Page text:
Henry Cowell’s “Throbbing Masses of Sounds”

Carol J. Oja

in Making Music Modern

Published in print December 2000 | ISBN: 9780195058499
Published online January 2010 | e-ISBN: 9780199865031 | DOI:
Henry Cowell’s “Throbbing Masses of Sounds”

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Henry Cowell (1897-1965) gained fame for his musical innovations during the 1910s and 1920s—especially for his use of clusters (which he defined as “chords built from major and minor seconds”), his conceptualization of the string piano (a technique of plucking and otherwise manipulating the piano strings rather than striking the keys), and his forays into complex rhythms. And as with Carl Ruggles, Cowell's connection to the innovative theories of Charles Seeger deeply affected his own work. Cowell made a debut at Carnegie Hall in New York City in 1924 and took several European concert tours during the 1920s. Cowell also felt the impact of spirituality on his evolving theories of new music. In the early stages of his exploration he had significant contact with Dane Rudhyar. In writings about spirituality and dissonance, Rudhyar repeatedly conjured up Cowell's clusters as exemplifying his ideals. By late in the decade, the language Rudhyar used for describing Cowell's music began to travel beyond spiritual circles, becoming enmeshed in the rhetoric surrounding these novel pitch constructions.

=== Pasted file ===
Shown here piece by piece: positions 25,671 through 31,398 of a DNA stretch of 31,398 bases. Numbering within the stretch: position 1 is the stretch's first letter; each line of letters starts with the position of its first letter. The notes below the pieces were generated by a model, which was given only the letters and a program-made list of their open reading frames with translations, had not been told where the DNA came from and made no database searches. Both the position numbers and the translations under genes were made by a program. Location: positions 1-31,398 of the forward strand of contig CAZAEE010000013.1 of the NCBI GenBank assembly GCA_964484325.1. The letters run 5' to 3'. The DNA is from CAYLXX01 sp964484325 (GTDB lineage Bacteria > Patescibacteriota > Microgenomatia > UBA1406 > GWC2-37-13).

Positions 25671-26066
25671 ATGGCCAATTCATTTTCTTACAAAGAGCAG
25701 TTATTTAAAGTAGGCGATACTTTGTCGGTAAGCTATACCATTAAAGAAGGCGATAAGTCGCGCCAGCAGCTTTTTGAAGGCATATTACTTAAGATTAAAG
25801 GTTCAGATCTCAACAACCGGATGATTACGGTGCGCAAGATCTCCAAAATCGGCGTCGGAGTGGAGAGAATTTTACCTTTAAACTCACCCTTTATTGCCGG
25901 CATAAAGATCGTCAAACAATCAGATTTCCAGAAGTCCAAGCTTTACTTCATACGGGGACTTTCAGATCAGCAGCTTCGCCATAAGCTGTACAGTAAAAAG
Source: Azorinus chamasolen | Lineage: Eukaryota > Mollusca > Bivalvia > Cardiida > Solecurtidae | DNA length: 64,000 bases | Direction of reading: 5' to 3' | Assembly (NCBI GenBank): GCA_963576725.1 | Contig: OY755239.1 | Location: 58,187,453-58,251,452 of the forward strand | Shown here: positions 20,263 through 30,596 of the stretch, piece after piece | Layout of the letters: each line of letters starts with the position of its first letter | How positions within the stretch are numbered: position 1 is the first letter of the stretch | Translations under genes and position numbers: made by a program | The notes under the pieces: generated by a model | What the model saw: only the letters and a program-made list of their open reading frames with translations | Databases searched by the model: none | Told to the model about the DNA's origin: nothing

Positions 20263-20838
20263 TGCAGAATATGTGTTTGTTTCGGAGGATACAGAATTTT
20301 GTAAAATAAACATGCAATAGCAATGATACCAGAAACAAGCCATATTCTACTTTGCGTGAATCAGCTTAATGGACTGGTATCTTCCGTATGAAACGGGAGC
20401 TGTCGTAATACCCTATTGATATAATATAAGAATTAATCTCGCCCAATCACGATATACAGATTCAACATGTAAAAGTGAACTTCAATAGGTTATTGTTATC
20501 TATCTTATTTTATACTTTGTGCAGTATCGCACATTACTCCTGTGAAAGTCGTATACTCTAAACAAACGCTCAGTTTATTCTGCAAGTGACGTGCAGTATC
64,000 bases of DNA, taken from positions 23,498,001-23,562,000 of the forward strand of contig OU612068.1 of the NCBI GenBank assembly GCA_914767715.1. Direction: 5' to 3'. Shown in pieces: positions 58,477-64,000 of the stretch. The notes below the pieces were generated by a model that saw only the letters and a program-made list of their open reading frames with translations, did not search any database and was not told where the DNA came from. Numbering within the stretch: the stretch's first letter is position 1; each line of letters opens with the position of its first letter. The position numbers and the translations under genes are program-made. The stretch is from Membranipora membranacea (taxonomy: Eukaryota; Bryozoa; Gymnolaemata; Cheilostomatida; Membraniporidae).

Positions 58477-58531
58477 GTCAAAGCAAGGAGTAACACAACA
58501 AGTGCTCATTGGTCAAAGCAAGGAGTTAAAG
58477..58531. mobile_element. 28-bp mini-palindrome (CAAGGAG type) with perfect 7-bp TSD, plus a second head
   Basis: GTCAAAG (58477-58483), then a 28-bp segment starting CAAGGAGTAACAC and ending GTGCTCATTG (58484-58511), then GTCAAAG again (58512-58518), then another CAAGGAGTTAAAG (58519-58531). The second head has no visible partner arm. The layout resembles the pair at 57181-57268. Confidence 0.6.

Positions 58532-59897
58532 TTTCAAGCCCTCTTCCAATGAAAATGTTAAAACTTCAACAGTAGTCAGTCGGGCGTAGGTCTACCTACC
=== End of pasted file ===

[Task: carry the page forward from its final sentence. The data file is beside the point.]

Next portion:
Keywords: Henry Cowell; Dane Rudhyar; modernist music; new music; New York City; spirituality; clusters; composers; Charles Seeger; modernism

Chapter.  6057 words.  Illustrated.

Subjects: American Music

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